Obama decides against bin Laden photos release: “We don’t trot out this stuff as trophies”

Laura Rozen

After consulting with his national security team, President Barack Obama has decided against the release of photos of Osama bin Laden's dead body.

"It is important for us to make sure that very graphic photos of somebody who was shot in the head are not floating around as a incitement to violence or propaganda tools," Obama told "60 Minutes" correspondent Steve Kroft, in an interview set to air Sunday. Part of the interview also aired tonight on "CBS News with Katie Couric" and can also be seen above. In addition, the network has released an excerpted transcript:

STEVE KROFT: Did you see the pictures?


STEVE KROFT: What was your reaction when you saw them?


STEVE KROFT: Why haven't you released them?

PRESIDENT BARACK OBAMA: You know, we discussed this internally.  Keep in mind that we are absolutely certain this was him.  We've done DNA sampling and testing.  And so there is no doubt that we killed Osama bin Laden.

It is important for us to make sure that very graphic photos of somebody who was shot in the head are not floating around as an incitement to additional violence.  As a propaganda tool. You know, that's not who we are.  You know, we don't trot out this stuff as trophies.  You know, the fact of the matter is this was somebody who was deserving of the justice that he received.  And I think Americans and people around the world are glad that he's gone.

"The fact is, you will not see bin Laden walking on this earth again," Obama also said.

CIA Director Leon Panetta, no doubt riding high after his agency's significant victory in its ten year effort to nab bin Laden, told NBC News yesterday that he expected the pictures--which are reportedly quite gruesome--would eventually be released, my colleague Zachary Roth reported.

But according to White House spokesman Jay Carney, speaking at the White House press conference today, other presidential advisers, including Defense Secretary Robert Gates and Secretary of State Hillary Clinton, weighed in against the release, concerned the photos could inflame anti-American sentiment that could threaten the security of U.S. military and civilian personnel stationed overseas as well as private citizens.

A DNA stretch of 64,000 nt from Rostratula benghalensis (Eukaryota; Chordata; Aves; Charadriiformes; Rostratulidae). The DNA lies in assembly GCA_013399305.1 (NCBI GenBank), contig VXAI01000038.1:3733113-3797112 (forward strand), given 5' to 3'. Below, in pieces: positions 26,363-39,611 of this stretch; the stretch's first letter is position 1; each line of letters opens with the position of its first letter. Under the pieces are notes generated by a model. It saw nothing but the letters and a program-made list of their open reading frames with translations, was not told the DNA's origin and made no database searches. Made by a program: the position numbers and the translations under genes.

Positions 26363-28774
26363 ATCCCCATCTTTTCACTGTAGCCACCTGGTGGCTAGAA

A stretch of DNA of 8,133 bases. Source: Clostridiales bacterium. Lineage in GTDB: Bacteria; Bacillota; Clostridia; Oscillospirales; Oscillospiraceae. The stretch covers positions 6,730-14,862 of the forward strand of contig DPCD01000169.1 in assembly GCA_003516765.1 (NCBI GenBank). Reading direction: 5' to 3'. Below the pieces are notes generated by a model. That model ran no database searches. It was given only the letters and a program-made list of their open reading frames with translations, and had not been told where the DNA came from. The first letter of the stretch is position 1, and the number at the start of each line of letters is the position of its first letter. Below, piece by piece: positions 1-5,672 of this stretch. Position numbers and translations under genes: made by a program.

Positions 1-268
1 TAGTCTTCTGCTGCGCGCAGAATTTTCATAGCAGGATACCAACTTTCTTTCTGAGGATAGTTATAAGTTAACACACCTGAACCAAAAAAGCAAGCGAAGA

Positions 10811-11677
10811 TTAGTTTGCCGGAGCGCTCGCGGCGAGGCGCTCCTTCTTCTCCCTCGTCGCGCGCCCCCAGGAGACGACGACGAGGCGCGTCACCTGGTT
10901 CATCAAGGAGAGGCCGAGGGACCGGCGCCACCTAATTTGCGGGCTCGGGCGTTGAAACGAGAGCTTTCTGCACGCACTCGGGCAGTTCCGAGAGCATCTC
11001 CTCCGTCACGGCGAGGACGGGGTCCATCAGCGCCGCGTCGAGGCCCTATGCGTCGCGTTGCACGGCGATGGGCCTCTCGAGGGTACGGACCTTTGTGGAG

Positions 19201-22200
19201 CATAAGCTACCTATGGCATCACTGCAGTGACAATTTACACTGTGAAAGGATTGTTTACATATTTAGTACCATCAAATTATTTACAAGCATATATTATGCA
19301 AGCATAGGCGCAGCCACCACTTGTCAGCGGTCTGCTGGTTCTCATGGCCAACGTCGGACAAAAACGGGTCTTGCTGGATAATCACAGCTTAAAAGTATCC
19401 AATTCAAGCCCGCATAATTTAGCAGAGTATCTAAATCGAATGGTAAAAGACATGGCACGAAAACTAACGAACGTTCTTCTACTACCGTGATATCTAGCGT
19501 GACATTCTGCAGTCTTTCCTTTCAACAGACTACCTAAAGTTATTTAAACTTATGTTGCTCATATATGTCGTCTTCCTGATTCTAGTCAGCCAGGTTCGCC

The president "discussed it with Bob Gates, Hillary Clinton and the intelligence teams and they all agree," Carney said, notably not naming Panetta specifically. "The truth is, that we are monitoring worldwide reaction, and there is no doubt that Osama bin Laden is dead. There is no doubt among al Qaeda members he is dead."

Carney said Obama had made the final decision this morning. Obama had an unusually long part of his schedule today blocked off for a meeting with his national security team, from 10:30 a.m. until 3 p.m., according to his public schedule.

CIA Director Leon Panetta--who Obama nominated last week to become Secretary of Defense when sitting Secretary Robert Gates steps down next month--briefed House and Senate members on the details of the operation that killed bin Laden yesterday afternoon. While several lawmakers had argued that releasing photos is necessary to convince people around the world the al Qaeda mastermind is truly dead, others weighed in against making the images public.

"The risks of release outweigh the benefits," said Michigan GOP Rep. Mike Rogers, who chairs the House Intelligence committee, Roth writes. "Conspiracy theorists around the world will just claim the photos are doctored anyway, and there is a real risk that releasing the photos will only serve to inflame public opinion in the Middle East."

The Guardian and Reuters have since published photos of three other men allegedly killed in the U.S. raid on bin Laden's Pakistani compound, which Reuters said were sold to it by a Pakistani security official who entered the compound after the raid. One of the photos appears to be of bin Laden's son. Two other photographs appear to be of the two brothers who U.S. officials said had been living at the compound with the bin Laden family, including a Kuwaiti-born Pakistani man that U.S. officials have described as a bin Laden courier who used the nom de guerre Abu Ahmad al-Kuwaiti.

(Video of President Barack Obama's interview with 60 Minutes, courtesy of CBS/60 Minutes.)